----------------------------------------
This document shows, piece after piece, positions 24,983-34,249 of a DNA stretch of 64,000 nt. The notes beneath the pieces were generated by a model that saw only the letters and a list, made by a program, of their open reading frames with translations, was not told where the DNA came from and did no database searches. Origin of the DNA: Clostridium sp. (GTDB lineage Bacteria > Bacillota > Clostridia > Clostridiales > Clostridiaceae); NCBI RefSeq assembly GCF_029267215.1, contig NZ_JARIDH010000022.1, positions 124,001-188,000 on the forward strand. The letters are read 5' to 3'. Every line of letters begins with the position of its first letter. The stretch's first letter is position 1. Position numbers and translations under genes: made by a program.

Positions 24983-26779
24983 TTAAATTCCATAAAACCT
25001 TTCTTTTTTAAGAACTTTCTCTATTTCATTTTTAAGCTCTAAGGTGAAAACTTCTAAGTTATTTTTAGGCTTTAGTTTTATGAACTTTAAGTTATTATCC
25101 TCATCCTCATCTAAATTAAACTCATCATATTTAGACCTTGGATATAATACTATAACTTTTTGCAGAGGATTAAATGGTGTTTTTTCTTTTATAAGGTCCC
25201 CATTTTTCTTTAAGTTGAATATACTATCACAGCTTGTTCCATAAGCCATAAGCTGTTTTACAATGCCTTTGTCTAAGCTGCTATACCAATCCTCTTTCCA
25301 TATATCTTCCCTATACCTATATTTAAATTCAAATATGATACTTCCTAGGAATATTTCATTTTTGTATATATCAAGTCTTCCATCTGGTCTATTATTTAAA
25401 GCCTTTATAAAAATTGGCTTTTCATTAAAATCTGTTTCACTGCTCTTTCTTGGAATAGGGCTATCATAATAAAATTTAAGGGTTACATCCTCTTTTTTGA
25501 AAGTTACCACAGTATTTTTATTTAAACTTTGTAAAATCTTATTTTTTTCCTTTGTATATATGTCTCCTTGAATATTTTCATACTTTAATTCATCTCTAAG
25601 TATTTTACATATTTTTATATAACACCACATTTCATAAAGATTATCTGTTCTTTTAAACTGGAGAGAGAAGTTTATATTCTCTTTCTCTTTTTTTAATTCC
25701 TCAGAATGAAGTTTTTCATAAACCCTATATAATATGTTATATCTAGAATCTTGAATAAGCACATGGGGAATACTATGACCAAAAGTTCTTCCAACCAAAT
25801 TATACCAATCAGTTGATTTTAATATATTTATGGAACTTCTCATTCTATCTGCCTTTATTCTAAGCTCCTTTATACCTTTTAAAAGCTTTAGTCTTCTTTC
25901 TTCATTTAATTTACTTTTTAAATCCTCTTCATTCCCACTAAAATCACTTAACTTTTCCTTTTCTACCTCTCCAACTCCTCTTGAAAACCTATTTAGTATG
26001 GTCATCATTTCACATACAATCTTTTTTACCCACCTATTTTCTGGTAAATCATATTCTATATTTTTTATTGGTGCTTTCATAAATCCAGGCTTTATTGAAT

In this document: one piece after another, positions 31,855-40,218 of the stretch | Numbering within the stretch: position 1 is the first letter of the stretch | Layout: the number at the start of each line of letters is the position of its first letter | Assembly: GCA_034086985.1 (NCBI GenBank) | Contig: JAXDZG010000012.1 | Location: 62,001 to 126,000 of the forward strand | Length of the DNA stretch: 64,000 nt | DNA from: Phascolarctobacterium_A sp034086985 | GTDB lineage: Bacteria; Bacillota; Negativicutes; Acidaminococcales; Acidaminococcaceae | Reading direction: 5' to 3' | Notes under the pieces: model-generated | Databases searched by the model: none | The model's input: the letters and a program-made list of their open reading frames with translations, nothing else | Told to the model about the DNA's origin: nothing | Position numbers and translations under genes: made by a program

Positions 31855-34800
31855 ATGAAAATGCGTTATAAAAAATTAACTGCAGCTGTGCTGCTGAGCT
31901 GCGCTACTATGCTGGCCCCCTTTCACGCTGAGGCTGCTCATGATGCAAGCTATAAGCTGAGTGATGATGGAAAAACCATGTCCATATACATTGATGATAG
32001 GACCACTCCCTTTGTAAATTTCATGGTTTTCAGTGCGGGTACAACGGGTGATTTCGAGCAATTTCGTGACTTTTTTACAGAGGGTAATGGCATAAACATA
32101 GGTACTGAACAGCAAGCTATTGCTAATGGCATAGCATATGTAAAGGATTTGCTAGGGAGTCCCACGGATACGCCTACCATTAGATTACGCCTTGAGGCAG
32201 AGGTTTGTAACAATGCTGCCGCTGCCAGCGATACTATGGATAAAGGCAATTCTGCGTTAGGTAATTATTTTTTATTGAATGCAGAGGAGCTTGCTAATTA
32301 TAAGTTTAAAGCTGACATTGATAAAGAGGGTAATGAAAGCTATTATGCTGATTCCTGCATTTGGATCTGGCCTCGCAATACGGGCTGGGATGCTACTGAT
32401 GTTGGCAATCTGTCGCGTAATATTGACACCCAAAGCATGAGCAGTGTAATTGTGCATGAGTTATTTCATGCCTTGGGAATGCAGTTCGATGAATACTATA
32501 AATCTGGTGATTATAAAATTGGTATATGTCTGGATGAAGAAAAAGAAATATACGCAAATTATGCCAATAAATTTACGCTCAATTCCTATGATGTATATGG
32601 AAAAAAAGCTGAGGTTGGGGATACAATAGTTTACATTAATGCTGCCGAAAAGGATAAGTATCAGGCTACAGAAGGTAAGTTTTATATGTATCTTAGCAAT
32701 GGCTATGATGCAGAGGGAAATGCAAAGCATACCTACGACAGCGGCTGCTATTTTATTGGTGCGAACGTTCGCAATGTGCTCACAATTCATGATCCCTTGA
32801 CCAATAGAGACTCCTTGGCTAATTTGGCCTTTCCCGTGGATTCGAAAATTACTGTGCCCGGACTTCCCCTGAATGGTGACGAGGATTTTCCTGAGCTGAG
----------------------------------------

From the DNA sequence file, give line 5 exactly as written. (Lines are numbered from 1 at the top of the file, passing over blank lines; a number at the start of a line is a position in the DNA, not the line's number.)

25101 TCATCCTCATCTAAATTAAACTCATCATATTTAGACCTTGGATATAATACTATAACTTTTTGCAGAGGATTAAATGGTGTTTTTTCTTTTATAAGGTCCC